I was so geeked to be able to travel over to Minnesota Public Radio's St. Paul studio last week to record this interview with writer and radio producer Tracey Mumford. We talked science, South Pole, climate change, and pee cans.
There's a line in a John Mellencamp song that I love--"Small Town"--that pretty much sums up my feelings about seeing South Pole Station reviewed in the pages of the Sunday New York Times Book Review. That line is: "I'm still hayseed enough to say look who's in the big town."
Dr. Amy Brady's "Burning Worlds" column over at Chicago Review of Books is one of my monthly must-reads, so I was honored when she asked for an interview regarding South Pole Station, my reporting on ExxonMobil and the aftermath of the Valdez spill, and how empathy plays a role in understanding climate denial.
I received a thoughtful and detailed review of South Pole Station from Stephanie Shapiro over at The Buffalo News. Just a warning: there are spoilers in this review.
This is a long, fantastic list of books that should go straight to your to-read pile. I was lucky enough to see South Pole Station on the list.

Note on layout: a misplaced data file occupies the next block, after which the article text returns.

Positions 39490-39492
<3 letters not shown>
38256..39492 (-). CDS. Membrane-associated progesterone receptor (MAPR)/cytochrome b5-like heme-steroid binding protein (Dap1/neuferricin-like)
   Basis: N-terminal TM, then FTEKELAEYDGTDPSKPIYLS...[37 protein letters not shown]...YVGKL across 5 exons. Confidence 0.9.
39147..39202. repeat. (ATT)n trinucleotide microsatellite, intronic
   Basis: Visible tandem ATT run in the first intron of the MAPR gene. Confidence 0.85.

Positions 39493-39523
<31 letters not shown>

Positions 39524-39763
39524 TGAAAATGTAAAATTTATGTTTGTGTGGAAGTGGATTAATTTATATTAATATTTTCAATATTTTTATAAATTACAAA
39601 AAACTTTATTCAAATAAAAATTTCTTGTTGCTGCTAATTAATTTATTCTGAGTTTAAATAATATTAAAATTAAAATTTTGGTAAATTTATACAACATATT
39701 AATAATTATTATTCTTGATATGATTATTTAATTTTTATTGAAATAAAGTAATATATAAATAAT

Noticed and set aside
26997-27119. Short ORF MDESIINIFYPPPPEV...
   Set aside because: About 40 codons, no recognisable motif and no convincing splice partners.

"Just when you think you’ve seen all the books, along comes a comedy of manners about climate change starring a ragtag team of cultural misfits at the edge of the world. Shelby’s novel grew out of a(n award-winning) short story, but its scope is capacious."
Hugely talented cli-fi writer Eric Shonkwiler, author of Above All Men, 8th Street Power & Light, and other books, reviewed South Pole Station over at The Coil this week. He's a no-nonsense, tough critic so his praise means a great deal to me.
I have the hardest working publicist in publishing. I received two more reviews over this holiday weekend, including one from critic Heller McAlprin out of WNYC.
An excerpt from McAlprin's review: "Shelby's writing is pithy and funny, and her band of eccentrics are scrappy loners who are best suited to the company of other loners.... In this unusual, entertaining first novel, Ashley Shelby combines science with literature to make a clever case for scientists' and artists' shared conviction that "the world could become known if only you looked hard enough."*